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Hey kids, today we're going to learn how to write an article on TV Tropes using nothing but a keyboard, some sticky-back plastic and an empty washing-up bottle. But first, here's One I Prepared Earlier:


Blue Peter is the longest running children's programme in the world, starting in 1958 and still going today. Usually airs on BBC 1, but moves to BBC 2 during Wimbledon.

The show is best described as a "magazine show". The presenters (usually three or four these days) do a variety of different activities:

  • Craft demonstrations, such as a papier-mâché Tracey Island.
  • Presenters doing rather insane challenges. This will involve stuff like painting the Forth Bridge, military assault courses, or climbing Nelson's Column.
  • How stuff is made.
  • Meeting celebrities.
  • Acting in panto(mime)s, historical re-enactments and original tales.

(They once managed to do an entire edition on the Young Bond novels, complete with performances of James Bond songs, and never showed a movie clip).

There are often performances by various people. Everyone who appears on the show gets a Blue Peter Badge, which allows free admission to a number of UK attractions. There are other types of badges, the most famous being the Gold Badge, given to people who have done something very special (presenters are now getting them on departure).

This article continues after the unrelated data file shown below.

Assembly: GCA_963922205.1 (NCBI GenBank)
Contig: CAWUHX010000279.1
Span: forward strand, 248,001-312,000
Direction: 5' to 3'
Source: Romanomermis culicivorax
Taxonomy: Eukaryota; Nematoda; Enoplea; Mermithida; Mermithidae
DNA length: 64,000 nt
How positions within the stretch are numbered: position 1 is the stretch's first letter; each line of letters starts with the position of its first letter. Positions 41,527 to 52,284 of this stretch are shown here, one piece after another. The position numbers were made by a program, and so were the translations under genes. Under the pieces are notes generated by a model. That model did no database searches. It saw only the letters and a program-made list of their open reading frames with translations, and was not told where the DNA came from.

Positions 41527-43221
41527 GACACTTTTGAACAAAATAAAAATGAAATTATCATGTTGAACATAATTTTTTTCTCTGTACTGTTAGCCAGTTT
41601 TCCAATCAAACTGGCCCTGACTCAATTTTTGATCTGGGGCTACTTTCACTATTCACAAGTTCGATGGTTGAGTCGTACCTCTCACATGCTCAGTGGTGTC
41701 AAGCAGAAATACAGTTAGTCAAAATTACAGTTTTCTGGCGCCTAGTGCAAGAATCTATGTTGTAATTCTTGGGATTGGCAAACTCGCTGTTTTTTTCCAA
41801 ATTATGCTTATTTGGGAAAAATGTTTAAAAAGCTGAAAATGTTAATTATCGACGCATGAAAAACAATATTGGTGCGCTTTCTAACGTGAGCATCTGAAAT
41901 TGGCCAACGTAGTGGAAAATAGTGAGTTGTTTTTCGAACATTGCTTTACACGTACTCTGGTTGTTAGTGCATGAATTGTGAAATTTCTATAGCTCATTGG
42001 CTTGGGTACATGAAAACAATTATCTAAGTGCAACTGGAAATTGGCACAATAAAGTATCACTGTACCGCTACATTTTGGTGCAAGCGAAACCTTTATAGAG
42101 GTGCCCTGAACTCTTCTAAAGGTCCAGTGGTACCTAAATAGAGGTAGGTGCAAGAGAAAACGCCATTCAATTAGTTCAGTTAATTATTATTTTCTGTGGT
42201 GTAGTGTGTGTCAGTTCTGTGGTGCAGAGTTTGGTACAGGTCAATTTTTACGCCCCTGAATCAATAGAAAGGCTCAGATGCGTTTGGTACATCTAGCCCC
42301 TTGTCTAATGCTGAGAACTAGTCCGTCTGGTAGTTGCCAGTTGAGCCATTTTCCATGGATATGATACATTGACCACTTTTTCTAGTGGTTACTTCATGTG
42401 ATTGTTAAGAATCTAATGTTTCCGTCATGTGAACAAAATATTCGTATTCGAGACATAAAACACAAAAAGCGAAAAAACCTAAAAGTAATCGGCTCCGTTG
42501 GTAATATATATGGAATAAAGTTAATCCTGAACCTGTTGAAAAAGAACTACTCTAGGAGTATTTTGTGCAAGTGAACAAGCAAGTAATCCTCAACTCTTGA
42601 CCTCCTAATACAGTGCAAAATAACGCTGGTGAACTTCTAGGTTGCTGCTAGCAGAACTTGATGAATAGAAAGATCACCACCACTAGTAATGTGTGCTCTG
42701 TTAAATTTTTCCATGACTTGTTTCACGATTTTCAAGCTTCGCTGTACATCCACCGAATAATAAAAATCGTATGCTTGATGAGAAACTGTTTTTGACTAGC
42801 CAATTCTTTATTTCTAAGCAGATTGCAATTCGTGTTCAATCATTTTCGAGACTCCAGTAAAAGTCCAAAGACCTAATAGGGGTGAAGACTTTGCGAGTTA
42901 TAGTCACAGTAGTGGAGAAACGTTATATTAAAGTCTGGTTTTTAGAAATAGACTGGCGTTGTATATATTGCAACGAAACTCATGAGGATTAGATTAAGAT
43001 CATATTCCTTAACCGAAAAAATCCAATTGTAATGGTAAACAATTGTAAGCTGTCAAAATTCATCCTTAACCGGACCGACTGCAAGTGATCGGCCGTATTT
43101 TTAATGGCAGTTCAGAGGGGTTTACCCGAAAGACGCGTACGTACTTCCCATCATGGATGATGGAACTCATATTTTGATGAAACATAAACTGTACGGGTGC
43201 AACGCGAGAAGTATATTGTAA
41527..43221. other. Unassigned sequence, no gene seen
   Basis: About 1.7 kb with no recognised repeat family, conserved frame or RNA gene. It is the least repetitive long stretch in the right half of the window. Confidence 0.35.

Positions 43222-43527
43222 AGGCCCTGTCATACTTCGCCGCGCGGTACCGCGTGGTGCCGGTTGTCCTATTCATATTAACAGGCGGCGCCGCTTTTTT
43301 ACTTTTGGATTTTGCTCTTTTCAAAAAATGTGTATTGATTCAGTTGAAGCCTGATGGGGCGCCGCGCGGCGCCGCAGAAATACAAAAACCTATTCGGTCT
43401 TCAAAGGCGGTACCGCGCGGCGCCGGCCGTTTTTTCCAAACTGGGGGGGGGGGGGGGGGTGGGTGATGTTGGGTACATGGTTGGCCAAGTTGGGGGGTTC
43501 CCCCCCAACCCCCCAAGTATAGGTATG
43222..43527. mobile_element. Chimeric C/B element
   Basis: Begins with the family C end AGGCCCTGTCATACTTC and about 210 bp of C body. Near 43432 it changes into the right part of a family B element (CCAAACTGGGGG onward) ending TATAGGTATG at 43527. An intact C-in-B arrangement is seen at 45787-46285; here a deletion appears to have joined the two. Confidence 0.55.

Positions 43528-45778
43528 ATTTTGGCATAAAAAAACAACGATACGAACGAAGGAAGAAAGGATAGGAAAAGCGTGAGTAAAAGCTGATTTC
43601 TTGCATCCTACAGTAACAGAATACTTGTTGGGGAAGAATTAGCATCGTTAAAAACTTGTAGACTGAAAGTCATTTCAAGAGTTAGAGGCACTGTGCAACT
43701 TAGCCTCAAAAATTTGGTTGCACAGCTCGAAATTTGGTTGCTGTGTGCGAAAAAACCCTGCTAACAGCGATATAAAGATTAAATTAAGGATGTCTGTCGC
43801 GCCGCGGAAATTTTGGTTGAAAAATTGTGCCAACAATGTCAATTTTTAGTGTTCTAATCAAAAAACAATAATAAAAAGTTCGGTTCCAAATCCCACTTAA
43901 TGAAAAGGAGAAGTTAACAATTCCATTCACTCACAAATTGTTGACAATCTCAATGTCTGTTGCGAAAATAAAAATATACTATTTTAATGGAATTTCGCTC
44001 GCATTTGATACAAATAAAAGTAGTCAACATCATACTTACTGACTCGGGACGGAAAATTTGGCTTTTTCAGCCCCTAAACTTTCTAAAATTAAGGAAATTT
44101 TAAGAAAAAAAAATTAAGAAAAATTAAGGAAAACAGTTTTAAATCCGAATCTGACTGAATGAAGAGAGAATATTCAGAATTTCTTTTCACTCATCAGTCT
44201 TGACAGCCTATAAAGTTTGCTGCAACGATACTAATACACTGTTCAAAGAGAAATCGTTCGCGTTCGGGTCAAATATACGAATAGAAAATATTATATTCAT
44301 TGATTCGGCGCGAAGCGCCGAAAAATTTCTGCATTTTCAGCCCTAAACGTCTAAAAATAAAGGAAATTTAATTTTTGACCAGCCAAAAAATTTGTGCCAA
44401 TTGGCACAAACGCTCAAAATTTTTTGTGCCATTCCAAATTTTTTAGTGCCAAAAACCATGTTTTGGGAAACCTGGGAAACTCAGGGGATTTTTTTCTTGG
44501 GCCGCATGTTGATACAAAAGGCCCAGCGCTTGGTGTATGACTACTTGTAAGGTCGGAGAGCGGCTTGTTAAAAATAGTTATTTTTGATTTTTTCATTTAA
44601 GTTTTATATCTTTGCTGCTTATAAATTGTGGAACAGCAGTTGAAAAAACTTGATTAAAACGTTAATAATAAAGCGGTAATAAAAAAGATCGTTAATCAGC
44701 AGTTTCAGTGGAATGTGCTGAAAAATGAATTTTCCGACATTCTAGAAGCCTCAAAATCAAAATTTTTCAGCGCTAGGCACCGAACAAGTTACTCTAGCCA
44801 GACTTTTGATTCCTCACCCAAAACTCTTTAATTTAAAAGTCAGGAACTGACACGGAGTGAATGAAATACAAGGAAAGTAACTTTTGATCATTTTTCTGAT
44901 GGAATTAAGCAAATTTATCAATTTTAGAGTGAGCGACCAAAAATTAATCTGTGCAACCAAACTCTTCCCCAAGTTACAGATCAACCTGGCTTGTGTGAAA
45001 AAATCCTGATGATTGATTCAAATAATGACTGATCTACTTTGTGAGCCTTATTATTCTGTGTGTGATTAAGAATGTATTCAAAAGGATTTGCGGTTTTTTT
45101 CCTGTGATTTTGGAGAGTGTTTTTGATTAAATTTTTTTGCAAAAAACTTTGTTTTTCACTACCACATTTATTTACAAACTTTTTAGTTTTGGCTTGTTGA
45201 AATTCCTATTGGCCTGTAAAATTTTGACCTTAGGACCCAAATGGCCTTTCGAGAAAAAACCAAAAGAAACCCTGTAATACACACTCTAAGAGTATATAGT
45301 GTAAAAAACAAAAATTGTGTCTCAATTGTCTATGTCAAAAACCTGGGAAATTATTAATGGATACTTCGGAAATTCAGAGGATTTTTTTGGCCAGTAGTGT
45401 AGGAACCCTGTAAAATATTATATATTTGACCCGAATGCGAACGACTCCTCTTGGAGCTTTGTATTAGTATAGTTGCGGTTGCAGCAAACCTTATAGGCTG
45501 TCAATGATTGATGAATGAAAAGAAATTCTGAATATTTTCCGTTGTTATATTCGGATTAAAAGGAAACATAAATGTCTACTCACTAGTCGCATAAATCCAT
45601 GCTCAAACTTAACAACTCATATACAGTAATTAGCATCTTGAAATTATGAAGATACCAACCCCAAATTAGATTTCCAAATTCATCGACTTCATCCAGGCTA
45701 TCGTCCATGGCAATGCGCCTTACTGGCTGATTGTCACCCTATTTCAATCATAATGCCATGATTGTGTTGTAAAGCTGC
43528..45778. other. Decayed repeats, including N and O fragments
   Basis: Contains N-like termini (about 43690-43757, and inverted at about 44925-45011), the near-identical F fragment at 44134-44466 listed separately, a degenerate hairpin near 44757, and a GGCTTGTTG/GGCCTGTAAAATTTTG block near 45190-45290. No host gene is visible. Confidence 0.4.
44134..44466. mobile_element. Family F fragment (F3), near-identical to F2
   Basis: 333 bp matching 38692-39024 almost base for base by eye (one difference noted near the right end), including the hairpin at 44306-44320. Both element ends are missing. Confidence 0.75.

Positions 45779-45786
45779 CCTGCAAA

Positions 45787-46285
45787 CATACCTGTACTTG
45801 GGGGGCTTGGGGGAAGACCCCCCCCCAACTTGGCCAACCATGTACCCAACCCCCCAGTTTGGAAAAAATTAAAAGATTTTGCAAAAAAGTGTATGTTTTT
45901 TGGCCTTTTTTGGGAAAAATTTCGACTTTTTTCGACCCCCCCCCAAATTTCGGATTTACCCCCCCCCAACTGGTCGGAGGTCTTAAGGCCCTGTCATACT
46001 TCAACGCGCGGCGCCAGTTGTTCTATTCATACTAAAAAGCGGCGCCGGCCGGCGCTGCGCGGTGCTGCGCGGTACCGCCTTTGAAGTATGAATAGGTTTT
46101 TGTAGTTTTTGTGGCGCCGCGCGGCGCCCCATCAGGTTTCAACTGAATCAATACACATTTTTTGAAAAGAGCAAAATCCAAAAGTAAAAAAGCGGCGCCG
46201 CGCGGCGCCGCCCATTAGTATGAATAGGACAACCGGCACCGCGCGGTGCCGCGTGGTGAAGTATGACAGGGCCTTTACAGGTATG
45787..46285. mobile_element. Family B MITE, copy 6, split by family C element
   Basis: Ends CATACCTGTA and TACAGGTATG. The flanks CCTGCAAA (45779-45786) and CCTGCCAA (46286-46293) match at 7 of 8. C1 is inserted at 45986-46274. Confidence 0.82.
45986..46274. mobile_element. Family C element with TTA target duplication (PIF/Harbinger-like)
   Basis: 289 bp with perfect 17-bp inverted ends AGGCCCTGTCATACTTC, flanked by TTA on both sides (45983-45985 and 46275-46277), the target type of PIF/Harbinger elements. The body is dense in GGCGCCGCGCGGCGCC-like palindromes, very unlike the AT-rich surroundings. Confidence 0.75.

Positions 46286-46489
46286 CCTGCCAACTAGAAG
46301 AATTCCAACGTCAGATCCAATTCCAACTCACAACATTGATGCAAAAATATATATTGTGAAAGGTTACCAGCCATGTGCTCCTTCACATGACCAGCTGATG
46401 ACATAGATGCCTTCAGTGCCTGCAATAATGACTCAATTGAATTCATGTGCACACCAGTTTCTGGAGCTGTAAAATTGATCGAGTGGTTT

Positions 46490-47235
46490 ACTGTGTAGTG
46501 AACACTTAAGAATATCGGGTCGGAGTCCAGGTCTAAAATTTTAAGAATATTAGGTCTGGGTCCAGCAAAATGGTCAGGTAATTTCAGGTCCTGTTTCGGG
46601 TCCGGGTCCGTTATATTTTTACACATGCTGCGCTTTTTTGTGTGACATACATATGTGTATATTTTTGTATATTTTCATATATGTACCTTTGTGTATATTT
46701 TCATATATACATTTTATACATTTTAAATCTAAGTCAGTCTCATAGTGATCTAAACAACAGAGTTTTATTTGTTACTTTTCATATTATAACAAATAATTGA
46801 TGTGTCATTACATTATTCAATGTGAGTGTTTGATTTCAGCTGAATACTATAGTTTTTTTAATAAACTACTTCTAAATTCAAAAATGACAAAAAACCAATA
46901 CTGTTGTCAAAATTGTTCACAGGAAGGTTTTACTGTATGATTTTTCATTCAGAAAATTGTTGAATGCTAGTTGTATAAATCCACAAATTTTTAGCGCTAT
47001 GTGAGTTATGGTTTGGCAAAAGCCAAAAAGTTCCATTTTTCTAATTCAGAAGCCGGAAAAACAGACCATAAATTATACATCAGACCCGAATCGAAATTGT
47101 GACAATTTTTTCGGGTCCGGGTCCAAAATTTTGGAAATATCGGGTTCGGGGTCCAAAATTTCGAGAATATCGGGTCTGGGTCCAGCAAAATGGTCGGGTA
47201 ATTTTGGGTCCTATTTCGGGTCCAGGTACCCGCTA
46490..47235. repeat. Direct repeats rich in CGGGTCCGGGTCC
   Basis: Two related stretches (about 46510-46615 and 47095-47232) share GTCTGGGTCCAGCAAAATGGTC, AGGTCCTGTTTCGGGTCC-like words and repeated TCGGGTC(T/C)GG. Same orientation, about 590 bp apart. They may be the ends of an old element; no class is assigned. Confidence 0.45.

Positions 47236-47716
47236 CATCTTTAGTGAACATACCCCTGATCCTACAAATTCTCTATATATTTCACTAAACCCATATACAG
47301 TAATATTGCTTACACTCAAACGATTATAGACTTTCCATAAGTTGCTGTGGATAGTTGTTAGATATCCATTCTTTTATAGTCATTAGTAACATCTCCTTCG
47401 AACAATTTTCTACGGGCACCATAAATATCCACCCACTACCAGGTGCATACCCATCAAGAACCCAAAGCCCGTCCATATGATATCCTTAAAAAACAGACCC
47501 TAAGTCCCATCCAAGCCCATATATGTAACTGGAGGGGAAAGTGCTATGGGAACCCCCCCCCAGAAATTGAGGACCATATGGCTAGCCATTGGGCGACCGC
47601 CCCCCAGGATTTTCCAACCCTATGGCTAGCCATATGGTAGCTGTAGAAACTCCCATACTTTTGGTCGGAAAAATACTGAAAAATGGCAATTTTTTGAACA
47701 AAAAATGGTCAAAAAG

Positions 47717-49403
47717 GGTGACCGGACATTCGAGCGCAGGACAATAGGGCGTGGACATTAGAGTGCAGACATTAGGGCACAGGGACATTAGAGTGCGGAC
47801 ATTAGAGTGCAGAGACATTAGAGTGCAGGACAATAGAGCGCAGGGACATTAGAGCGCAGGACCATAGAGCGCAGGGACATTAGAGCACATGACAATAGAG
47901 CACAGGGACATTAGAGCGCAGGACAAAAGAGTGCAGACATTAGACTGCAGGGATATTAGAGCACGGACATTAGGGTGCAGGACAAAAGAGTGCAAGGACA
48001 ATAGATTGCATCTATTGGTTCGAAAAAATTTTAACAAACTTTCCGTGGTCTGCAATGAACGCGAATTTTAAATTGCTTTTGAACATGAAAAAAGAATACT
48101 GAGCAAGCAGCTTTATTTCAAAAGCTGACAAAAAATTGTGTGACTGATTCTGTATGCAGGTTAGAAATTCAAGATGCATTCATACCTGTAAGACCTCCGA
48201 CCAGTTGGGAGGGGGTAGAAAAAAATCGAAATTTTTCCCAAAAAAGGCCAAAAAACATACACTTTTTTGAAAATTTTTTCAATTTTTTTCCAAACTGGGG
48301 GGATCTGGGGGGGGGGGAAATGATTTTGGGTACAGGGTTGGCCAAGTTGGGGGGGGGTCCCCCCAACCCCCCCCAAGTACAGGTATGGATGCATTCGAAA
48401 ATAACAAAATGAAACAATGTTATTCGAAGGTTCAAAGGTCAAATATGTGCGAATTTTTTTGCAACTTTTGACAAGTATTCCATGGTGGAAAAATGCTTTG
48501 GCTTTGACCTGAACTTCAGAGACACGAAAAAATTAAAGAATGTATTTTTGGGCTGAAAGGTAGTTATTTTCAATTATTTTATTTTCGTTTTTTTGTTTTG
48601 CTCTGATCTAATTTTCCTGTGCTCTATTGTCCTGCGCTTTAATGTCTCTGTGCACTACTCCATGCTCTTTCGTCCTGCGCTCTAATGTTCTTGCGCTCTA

Every year, the team go on a Summer Expedition abroad. There is also the annual charity appeal, with the "totaliser" and the attendant "bring-and-buy sales" - usually, the charity appeals run on a biannual schedule of these and 'collecting X' [1], often things which can be reused, or recycled for monetary gain.

The show has a number of resident pets. The most famous of these was a dog called Petra (actually a substitute after the first dog died), whose death became national news.

ITV tried to launch a knock-off imitator called Magpie, but this faltered and failed after perhaps four years, despite the attractions of presenter Susan Stranks.

The show has an extremely good relationship with Doctor Who:

  • Presenter Peter Purves also played Steven Taylor, a companion to the First Doctor.
  • Actress Sophie Aldred (who played Ace) was awarded a Blue Peter badge as a child, she later wore it as part of her costume (which caused something of a stir until it was confirmed that it was indeed Sophie's badge and not a prop).
  • A 1973 edition contains the only broadcast footage of the First Doctor's regeneration and the show has made appeals for lost footage.
  • During the 1970s, the show had a nationwide 'manhunt' for a group of criminals who stole a set of Daleks from the BBC. The Daleks were returned within 24 hours, in varying degrees of misuse.
  • The show was featured on screen in "Aliens of London", and The Sarah Jane Adventures episode "Invasion of the Bane".
  • The show ran the competitions to design the monster for "Love and Monsters" and the makeshift junk TARDIS for "The Doctor's Wife" and for an actor to appear in "Utopia". Said character then ended up Toclafaned off-screen.